Warwickshire: Jim Troughton is appointed as new first-team coach at Edgbaston
Warwickshire have appointed their former captain Jim Troughton as first-team coach.
After retiring as a player with a long-term back condition in 2014, Troughton, 37, became assistant coach to previous director of cricket Dougie Brown
He will now work under the new Bears director of cricket, still expected to be Ashley Giles, once a compensation figure has been agreed with Lancashire.
"I'm excited by the challenge to achieve more success," said Troughton.
"We boast a strong squad that contains a good blend of experienced international cricketers and exciting, young talent, which should be capable of challenging in all three formats of the game."
"Having grown up as a Bear and spent all of my cricketing life at Edgbaston, Warwickshire obviously means a huge amount to me."
Troughton will work alongside county captain Ian Bell, bowling coach Alan Richardson and batting & second XI coach Tony Frost as part of the new structure under the director of cricket.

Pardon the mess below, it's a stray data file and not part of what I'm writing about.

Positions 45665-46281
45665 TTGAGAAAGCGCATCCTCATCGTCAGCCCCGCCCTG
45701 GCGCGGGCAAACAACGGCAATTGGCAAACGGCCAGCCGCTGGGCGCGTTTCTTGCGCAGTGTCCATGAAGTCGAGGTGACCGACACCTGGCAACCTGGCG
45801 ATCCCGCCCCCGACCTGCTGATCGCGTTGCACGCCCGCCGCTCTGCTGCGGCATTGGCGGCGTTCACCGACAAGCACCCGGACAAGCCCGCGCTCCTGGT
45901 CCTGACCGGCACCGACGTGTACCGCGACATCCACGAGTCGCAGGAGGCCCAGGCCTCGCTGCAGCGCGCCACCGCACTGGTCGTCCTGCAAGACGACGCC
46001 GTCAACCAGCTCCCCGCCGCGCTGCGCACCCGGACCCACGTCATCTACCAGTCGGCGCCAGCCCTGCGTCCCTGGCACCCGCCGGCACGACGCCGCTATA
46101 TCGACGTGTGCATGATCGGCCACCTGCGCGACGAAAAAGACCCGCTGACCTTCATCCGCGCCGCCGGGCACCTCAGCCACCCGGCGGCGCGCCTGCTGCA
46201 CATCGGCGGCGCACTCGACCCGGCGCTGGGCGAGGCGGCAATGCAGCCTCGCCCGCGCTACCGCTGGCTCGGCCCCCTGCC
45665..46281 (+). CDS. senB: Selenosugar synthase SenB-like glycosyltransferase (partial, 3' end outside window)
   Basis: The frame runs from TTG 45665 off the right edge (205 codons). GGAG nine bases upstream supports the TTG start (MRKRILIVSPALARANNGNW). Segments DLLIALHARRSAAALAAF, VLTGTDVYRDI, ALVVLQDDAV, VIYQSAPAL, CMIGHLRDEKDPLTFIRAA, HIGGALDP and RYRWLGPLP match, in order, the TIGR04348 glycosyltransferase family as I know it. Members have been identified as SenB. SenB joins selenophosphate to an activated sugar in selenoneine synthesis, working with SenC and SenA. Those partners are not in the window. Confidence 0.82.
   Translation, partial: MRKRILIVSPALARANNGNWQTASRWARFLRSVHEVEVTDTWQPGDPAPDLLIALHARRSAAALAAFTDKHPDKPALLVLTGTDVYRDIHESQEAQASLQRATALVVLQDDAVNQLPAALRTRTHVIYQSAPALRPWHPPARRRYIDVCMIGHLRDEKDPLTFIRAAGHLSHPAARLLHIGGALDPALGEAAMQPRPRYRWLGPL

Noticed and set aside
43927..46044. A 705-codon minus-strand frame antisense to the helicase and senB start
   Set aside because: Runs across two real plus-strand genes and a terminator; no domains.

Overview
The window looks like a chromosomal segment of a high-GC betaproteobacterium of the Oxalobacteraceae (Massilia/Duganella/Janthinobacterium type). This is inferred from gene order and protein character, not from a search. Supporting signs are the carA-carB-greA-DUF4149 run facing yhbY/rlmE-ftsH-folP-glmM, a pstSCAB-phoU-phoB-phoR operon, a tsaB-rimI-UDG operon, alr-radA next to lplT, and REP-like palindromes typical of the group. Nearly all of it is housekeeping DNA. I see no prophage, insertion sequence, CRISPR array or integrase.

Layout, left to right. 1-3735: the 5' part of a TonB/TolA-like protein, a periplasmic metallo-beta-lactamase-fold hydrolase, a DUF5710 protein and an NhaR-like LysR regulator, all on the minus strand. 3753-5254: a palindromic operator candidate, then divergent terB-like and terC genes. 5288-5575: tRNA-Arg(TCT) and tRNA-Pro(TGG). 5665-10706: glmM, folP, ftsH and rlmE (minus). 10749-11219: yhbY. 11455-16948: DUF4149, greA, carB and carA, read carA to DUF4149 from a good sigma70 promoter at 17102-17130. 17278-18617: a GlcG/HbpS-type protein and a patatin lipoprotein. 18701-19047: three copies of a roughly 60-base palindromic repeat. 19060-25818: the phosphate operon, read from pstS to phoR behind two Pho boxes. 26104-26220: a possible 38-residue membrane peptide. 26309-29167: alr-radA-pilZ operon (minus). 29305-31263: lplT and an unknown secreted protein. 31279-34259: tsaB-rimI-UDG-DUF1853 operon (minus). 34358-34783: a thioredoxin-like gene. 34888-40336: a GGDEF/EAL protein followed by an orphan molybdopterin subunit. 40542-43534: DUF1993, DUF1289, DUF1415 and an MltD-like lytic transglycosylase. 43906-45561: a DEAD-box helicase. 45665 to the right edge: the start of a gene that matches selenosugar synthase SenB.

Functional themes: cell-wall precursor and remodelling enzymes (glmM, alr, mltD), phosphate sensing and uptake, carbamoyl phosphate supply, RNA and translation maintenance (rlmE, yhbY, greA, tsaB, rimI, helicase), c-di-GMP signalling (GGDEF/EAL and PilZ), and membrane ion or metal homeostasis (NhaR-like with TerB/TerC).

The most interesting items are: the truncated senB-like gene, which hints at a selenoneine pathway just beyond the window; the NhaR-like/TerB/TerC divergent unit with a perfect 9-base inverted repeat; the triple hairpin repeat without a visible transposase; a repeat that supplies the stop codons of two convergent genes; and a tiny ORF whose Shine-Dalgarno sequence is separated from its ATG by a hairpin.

Warwickshire chief executive Neil Snowball added: "This is a key appointment for the club that has been made both with a focus on the 2017 season but also with an eye to the future. We look forward to Jim working closely with our new director of cricket once he has been appointed."
Jim Troughton's playing career
- Jim Troughton played 167 first-class games for Warwickshire, making 8,491 runs at an average of 35.67.
- He also made 169 List 'A' appearances and 88 in Twenty20 cricket, as well as playing in six one-day internationals for England in 2003.
- After being made captain in 2011, after Ian Westwood stood down, he led the Bears to their seventh County Championship title in 2012.
- That was Troughton's second title triumph, having also played in the 2004 winning team. He also earned winners' medals in the 2002 Benson & Hedges Cup and the CB40 in 2010.
- An occasional left-arm bowler, Troughton took 22 first-class wickets at an average of 64.36.
- He comes from a family of actors begun by his grandfather, Patrick, who played the second 'regeneration' of Doctor Who in the BBC sci-fi programme in the 1960s.